by Morris Jones
Sydney, Australia (SPX) Jan 20, 2010
We could be less than a year away from the launch of Tiangong-1, China's first space laboratory. We've been expecting this launch for years, but relatively little is still known about this mission.
We have grown used to seeing computer-generated artwork of this small, stubby laboratory module, not much larger than the Shenzhou crew-carrying spacecraft that will dock with it. China Central Television has also broadcast short video clips showing the module undergoing assembly, and periodically, a short news report on the mission pops up in the Chinese media.
Beyond this, not much is really known about Tiangong. We don't even know if the launch will take place this year or in 2011. The Chinese themselves probably don't know for sure at this stage.
Tiangong doesn't have to meet any launch windows for reaching planets, so the Chinese can afford to take their time with the launch. As with any new spacecraft, there's probably a lot of debugging to perform, then more testing. It would not be surprising if the laboratory didn't take off before the end of 2010.
What do we know for sure? Tiangong seems to consist of a short, cylindrical pressurized module, with not much more internal volume for the crew than a Shenzhou spacecraft. To the rear of this is a service module, containing two solar panel wings, a propulsion system and other gear. The service module has a slightly smaller diameter than the pressurized module.
Tiangong also boasts a Russian-derived APAS-style docking system, with three guidance "petals" at its front to interlock with an identical docking collar. Artwork and video footage of Tiangong also reveals a cylindrical device pointing outwards from the rear of the pressurized module.
This is almost certainly some type of optical telescope, probably for an Earth observation camera. There is also a large parabolic dish antenna bolted to the side of the service module, presumably for communications with a satellite in geostationary orbit. China has already used such a satellite-to-satellite system to communicate with Shenzhou.
After several garbled Chinese media reports, China eventually confirmed that the next Shenzhou launch, Shenzhou 8, will be an unmanned flight sent to dock with Tiangong-1. Shenzhou 8 will carry an experiment package, including payloads from Germany. After an unspecified time, it will undock from Tiangong and return to Earth.
The primary purpose of this mission seems to be testing the rendezvous and docking procedures that will later be used to send astronauts to Tiangong. When Shenzhou 9 launches, it will carry three astronauts to dock with Tiangong and live aboard it.
Obviously, neither of the aforementioned Shenzhou missions can launch before Tiangong has flown. But we do not know when they will launch, or how long each flight will last. The requirements of each mission, however, give some insight into their lengths.
Shenzhou 8 has the potential to be a fairly long flight. It will not take long to verify the docking procedures. China may elect to perform several dockings and undockings over a few days. But the experiments carried on board could require longer flight times to be effective. Even the long-term operation of the Shenzhou spacecraft itself is an experiment.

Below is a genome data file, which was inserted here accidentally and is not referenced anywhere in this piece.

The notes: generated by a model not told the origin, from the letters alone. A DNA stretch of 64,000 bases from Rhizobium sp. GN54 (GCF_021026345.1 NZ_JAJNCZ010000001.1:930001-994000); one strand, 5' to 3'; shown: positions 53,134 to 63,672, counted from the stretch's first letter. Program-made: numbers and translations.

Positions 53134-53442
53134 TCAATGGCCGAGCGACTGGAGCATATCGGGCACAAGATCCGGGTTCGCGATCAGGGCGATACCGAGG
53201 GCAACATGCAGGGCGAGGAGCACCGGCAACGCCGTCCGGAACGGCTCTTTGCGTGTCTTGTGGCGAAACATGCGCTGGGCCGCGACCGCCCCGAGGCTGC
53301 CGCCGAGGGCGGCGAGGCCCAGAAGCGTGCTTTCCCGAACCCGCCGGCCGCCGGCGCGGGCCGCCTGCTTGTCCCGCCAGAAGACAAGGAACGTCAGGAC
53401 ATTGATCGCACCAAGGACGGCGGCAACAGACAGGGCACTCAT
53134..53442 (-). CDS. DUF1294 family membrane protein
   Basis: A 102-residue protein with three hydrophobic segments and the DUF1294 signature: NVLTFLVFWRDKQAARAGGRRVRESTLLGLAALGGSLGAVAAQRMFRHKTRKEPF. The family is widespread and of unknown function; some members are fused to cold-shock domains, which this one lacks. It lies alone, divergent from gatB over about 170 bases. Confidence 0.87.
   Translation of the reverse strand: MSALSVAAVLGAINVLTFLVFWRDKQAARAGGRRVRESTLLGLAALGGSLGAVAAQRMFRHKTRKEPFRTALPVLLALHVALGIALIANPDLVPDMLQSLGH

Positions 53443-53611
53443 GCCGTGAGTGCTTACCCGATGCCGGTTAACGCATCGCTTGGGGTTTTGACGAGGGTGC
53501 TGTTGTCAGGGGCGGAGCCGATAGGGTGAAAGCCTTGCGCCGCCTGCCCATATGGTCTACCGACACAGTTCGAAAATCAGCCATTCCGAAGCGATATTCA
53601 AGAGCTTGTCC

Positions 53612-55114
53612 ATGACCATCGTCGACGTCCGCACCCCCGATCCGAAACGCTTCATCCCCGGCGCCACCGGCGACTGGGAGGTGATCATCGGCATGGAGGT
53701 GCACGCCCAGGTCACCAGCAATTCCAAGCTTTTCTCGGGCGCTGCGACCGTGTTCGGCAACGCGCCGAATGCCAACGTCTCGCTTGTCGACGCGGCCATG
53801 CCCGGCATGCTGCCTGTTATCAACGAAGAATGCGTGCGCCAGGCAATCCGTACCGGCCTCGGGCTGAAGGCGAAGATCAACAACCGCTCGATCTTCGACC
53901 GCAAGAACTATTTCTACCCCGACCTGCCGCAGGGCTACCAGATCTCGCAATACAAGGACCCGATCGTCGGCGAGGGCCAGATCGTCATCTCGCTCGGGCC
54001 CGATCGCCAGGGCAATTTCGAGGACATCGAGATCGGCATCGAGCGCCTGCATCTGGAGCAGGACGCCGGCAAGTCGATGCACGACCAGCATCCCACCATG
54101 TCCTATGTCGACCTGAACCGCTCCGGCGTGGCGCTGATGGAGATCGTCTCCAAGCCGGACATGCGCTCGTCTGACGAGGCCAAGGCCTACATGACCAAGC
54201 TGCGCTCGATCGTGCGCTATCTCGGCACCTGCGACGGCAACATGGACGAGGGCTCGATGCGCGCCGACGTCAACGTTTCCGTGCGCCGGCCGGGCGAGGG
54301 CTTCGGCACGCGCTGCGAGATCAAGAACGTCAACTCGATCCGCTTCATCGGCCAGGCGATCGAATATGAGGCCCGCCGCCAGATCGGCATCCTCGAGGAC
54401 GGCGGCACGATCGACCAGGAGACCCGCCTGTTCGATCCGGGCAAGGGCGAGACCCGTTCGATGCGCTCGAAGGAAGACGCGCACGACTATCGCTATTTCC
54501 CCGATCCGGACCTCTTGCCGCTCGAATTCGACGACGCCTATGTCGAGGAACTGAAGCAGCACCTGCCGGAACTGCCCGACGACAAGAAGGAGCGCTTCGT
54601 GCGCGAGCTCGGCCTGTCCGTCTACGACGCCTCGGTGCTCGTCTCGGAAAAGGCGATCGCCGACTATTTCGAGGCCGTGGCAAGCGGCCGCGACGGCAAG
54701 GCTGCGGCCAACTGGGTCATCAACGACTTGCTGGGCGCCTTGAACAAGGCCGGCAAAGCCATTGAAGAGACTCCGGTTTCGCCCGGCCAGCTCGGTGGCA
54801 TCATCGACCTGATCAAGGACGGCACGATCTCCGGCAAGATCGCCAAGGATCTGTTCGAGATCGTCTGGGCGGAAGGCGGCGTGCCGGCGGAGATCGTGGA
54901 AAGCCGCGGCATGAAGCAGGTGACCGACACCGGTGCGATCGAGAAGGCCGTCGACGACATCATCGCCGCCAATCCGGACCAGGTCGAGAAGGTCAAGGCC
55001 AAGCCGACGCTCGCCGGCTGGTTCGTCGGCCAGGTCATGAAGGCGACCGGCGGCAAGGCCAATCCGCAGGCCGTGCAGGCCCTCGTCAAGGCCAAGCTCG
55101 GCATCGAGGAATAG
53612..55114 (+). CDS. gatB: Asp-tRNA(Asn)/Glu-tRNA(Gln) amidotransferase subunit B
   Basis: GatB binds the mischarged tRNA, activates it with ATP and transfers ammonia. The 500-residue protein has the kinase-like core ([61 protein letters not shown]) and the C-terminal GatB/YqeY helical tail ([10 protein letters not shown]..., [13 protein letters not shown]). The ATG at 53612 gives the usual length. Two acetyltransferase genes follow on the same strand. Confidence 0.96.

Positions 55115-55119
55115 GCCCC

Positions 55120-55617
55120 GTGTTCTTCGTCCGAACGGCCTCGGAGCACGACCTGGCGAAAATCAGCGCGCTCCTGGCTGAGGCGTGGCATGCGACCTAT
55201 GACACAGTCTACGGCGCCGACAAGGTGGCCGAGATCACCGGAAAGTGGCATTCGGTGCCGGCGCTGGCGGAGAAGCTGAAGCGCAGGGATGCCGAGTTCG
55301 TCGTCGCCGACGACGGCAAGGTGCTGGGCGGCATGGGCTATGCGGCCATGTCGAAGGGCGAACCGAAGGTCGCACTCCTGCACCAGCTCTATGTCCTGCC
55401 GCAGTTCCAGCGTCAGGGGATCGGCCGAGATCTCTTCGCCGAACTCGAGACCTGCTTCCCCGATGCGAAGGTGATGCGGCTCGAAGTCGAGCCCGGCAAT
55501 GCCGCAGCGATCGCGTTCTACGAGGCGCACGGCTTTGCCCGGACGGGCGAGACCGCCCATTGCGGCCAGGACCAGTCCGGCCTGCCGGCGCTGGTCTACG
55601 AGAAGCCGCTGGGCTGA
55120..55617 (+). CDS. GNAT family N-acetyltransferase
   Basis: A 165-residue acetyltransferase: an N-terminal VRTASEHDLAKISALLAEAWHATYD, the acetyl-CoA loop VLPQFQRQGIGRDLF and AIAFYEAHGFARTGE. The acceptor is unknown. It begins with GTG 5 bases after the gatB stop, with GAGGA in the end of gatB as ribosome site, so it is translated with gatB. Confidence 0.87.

China could want to demonstrate the longevity of the spacecraft for long-term missions and lifeboat service on future Chinese space stations. With no crew on board, engineers can afford to take greater risks. It's possible that the mission could last several weeks or even months!
China could elect to dock Shenzhou 8 to Tiangong, then generally power it down into "sleep" mode. During this time, telemetry and other functions could be performed by Tiangong. Then, Shenzhou could be awakened from hibernation before undocking and returning to Earth.
Is this a likely scenario? We don't really know, but we have no evidence to reject it.
Shenzhou 9 is likely to be a much shorter mission for a simple reason - logistics. Three astronauts will ride aboard this mission. The combined volume of Shenzhou and Tiangong could not accommodate the food, water and other supplies that would be needed for a long flight.
It seems possible to extend the mission for roughly two weeks, but going beyond this would be difficult.
This would still be a fairly long space mission, comparable to a contemporary Shuttle flight. It will provide ample opportunity for the astronauts to perform many tasks. What will they do?
Much of the time will probably be spent experimenting upon themselves, given the fact that these astronauts will spend longer in weightlessness than any Chinese astronauts before them.
There will also be ample use of the Earth observation camera system, for a variety of purposes. Some other experiments will also be carried, and the astronauts will also probably make television broadcasts back to Earth. Some experiments on board Tiangong will probably run automatically while the station is unoccupied. The astronauts may simply need to retrieve samples from them before they return.
It would be good to know more about Tiangong, and we should hopefully see more details emerge in the months ahead.
Dr Morris Jones has covered China's manned space program for more than a decade. He is the author of The New Moon Race, available from Rosenberg Publishing (www.rosenbergpub.com.au).
- The Chinese Space Program - News, Policy and Technology
China News from SinoDaily.com
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